News: Bridget Christie London Run Set To Run & Run

bridget christie

Feminist funny woman Bridget Christie has added more dates to her Soho Theatre residency which now returns from March 11 - 19, making it the biggest selling comedy show at the Soho Theatre ever. Tickets are on sale now here.  I saw the show on the very first day of the Edinburgh Fringe Festival last August and it didn't take an expert man to see straight away that it was going to take something special to beat it. Sure enough, three weeks later Christie won the Foster's Edinburgh Comedy Award. This review below first ran in the London Evening Standard.


Bridget Christie has previously performed in Edinburgh dressed as Charles II and as a donkey. This year she has dispensed with costumes and opted for a "this is me" approach, coming out as a passionate, playful feminist. The result is a sincere but never sanctimonious show about her anger at everyday sexism that is both sublimely deft and winningly daft.

A Bic for Her was inspired by news of the biro company producing lady-friendly pens. Christie was furious. Had the Bronte sisters been bad novelists because their quills kept slipping through their fingers? A clownish mime of a woman struggling to write adds physical comedy to the verbal flourishes. A subtitle could have been Feminism Can Be Fun.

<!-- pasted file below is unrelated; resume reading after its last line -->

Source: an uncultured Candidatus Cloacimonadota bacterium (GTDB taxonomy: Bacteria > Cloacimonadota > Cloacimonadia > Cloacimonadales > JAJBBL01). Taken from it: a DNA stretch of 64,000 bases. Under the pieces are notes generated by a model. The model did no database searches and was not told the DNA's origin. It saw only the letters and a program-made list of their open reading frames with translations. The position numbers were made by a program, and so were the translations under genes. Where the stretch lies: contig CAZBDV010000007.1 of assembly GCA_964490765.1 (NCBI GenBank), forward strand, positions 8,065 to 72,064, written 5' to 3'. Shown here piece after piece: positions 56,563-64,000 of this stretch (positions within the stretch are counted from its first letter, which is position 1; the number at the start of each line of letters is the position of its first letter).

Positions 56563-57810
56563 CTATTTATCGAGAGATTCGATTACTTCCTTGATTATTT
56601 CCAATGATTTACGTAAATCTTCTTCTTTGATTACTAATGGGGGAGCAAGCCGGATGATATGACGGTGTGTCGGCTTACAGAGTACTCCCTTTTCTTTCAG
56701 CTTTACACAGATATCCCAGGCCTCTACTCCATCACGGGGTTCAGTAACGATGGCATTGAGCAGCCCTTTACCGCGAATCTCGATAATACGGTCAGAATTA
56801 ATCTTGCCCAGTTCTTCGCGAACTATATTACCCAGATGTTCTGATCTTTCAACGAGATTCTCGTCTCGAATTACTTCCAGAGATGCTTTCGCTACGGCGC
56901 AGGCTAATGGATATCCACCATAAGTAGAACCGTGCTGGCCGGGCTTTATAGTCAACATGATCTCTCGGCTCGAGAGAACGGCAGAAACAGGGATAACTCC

Christie does extravagant outrage particularly well, huffing and puffing at prejudice. In one story she hints at the karma of veteran racing driver Stirling Moss falling down a lift shaft after suggesting women were not cut out for high-speed motoring. Like her husband Stewart Lee, she pushes facts through an absurdist mincer, extracting every possible giggle.

Despite echoes of Lee, Christie is a distinctive voice. She has clearly worked hard on her monologue’s structure. If a discussion about Malala Yousafzai, the schoolgirl shot by the Taliban, initially feels earnest, stick around. Even here there is a priceless punchline.

This is not for everyone. John Inverdale might fail to see the funny side of the tennis ball-based punishment she would like served up to him for his remarks about Marion Bartoli at Wimbledon. But apart from sports commentators, ex-racing drivers and pen manufacturers everybody else should love this show about biros underlined by comic brio.




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